After about 3 or 4 minutes of this pounding rain, it abated nearly as quickly as it had started, and out peeked sunshine again, punctuated by a few moments of drizzle here and there. Soon, my journey changed direction, and I was able to look back through sunny skies to the mountain ridge, with the storm cloud sitting there surrounding it. It sure gave a new dimension to the notion of driving *through* a storm!

After an afternoon of the familiar camaraderie that only occurs among family, content with good food and the comfort of many hugs and kisses, my return trip home took on an entirely different mood. I never even turned on the stereo, as the unfolding landscape provided me with its own beautiful music. As woodlands opened up, blue skies shifted to peach and coral, and then dusty lavender, ringed with crimson, in the twilit westerns mountains. That gave way to sparkling navy velvet above, interrupted here and there with fog and gauzy mist, as summer-warmed streams and the earlier rain yielded their moisture to the crisp evening air. Then, in the east, the magnificent, buttery disc of the moon commanded the night sky, a beacon lighting my way homeward.

Thursday, August 14, 2008

The man I'll always love

I remember the first time I saw you, as your fine, reddish-gold hair glowed in the early evening light, and my breath was taken away. "He's so beautiful!", I exclaimed, and was told that's not a very complimentary thing to say about a boy. And now, all these years later, I can still recall that moment and know that it was the right word, indeed.

We grew up together, you and I, and I know I didn't always do right by you, but I did always do the best that I could. And you didn't always do right by me either, but somehow, we made it through, and always knew that we had each other. There were years when things between us were difficult, some separated by distance, and those where we were under the same roof, but unable to understand each other, ones when I feared for you, that you might be lost to me, lost to the world, into the urges that drove you into actions I couldn't understand.

And then you left me, and as sad as I was, I knew it was the only way. My own road was rocky then, and there were many times I wished we could be there for each other, but I also knew that you had to learn how to find yourself. And whenever you would come so briefly back into my life, it was like that lovely evening golden glow had returned.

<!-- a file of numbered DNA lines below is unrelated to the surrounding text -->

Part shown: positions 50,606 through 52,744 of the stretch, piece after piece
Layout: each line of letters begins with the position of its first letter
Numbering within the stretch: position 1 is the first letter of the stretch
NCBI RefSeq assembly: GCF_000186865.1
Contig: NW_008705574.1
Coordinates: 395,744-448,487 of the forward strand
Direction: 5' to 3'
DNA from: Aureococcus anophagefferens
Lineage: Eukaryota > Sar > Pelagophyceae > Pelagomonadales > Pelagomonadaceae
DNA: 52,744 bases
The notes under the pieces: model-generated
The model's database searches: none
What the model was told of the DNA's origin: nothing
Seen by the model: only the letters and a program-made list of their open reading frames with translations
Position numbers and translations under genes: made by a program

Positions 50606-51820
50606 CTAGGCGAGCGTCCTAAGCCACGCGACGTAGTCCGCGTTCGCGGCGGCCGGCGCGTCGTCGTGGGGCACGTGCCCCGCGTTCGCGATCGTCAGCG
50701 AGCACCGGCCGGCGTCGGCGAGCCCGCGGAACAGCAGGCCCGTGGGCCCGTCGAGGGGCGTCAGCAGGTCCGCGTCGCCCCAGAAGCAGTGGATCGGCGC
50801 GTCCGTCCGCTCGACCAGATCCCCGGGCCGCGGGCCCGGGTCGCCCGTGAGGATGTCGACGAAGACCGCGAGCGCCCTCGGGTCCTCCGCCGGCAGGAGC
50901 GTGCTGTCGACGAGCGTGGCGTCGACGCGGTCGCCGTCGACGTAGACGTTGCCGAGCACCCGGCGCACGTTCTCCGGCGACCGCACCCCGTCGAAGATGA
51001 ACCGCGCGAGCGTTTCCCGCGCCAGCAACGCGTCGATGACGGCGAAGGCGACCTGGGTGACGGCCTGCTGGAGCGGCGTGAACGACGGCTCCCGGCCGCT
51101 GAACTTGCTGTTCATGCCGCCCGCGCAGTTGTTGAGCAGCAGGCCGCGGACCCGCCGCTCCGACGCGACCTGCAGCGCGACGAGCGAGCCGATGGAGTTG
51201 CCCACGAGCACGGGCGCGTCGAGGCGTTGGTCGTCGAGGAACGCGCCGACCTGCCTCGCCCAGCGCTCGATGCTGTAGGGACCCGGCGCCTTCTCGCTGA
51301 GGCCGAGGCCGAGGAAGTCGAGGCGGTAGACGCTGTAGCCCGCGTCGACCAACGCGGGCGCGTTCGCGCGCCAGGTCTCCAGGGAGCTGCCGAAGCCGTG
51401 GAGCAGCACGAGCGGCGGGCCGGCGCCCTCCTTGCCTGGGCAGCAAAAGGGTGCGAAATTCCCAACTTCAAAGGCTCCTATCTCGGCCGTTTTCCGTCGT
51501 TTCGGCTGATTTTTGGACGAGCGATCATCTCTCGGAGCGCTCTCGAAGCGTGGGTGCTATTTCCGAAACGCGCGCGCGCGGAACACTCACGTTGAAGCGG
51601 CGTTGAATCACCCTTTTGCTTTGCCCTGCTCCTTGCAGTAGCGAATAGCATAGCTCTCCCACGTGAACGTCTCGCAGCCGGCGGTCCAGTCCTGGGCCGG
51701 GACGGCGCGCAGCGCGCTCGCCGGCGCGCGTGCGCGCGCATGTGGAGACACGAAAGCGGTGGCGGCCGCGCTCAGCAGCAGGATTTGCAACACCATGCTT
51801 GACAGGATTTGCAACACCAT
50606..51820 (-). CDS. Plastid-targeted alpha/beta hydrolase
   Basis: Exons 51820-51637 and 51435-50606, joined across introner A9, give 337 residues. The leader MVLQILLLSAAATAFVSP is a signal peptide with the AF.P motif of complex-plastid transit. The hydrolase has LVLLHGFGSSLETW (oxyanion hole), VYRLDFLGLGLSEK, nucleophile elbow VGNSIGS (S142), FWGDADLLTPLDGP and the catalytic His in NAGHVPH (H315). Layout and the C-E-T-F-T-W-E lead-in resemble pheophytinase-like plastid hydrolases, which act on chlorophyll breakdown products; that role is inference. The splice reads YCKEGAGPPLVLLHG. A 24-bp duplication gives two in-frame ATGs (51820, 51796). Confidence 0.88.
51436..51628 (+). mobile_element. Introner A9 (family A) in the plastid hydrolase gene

From a distance, I saw you come into yourself, as if watching a chrysalis. Opaque and undefinable at first, and gradually, with wondrous clarity, I could see this remarkable creature unfold and spread his wings, and be amazed that any of this had anything to do with me. But I shouldn't have been surprised, because there were many, many times when you amazed me with your intelligence, your perception, and your maturity.

And then, I saw you cast your glow on another, the woman who lights your life in return. It startled me how I felt no jealousy, rather, gratified that you had her light, the need to touch you both, and this makes me happy. I embrace her, the children she brought with her, and the remarkable one you've made together in your image who is part of me as well. My beautiful boy, now a remarkable man, yesterday celebrated that day you first saw this world, and I celebrate it here.

Friday, July 4, 2008

Happy Independence Day!

Here's a montage of shots I took last night at the fireworks show held at Kensico Dam in Westchester, NY.

You can go here to see it better.

Well over a dozen friends and acquaintances gathered for the show, and we each contributed some very tasty food, wine and other beverages. A couple of the people there were international grad students doing an internship at IBM, so this was to be a unique American experience for them.

Thunderstorms had threatened, and when the front seemed to blow through at about 6, we thought we were in the clear, until right before the fireworks were about to begin. Suddenly, the skies opened up, and I was glad the food was put away, since I needed the umbrella I had thought to take! Then, in mid-play, the Philharmonic just stopped, and the fireworks started, about 10 minutes earlier than scheduled. I guess they figured they'd better try to beat the storm, or maybe drive it off with incendiary magic. And, just as suddenly as they started, the showers died down, and we were treated to the show here.

After hanging out for an extra half hour to let the crowds filter out, I headed home, where I was met with torrents of rain, thunder, and yet another electrifying display in the skies. It was the perfect finish to a great evening! I managed to beat the storm by moments, as it was dry as I got out of my car, but drops were beginning to hit me as I opened the front door.

Tuesday, July 1, 2008

vegan paella

I had a potluck picnic to attend this weekend, and I was supposed to bring something Spanish-influenced. I dithered all week about what to bring (deviled eggs sprinkled with chorizo, maybe?), and on Sunday morning I still hadn't decided. But I wasn't that concerned when I decided to take a late morning nap, since I had plenty of time... Next thing I knew, it was 3 PM, and I had two hours to shop, cook, and get myself ready!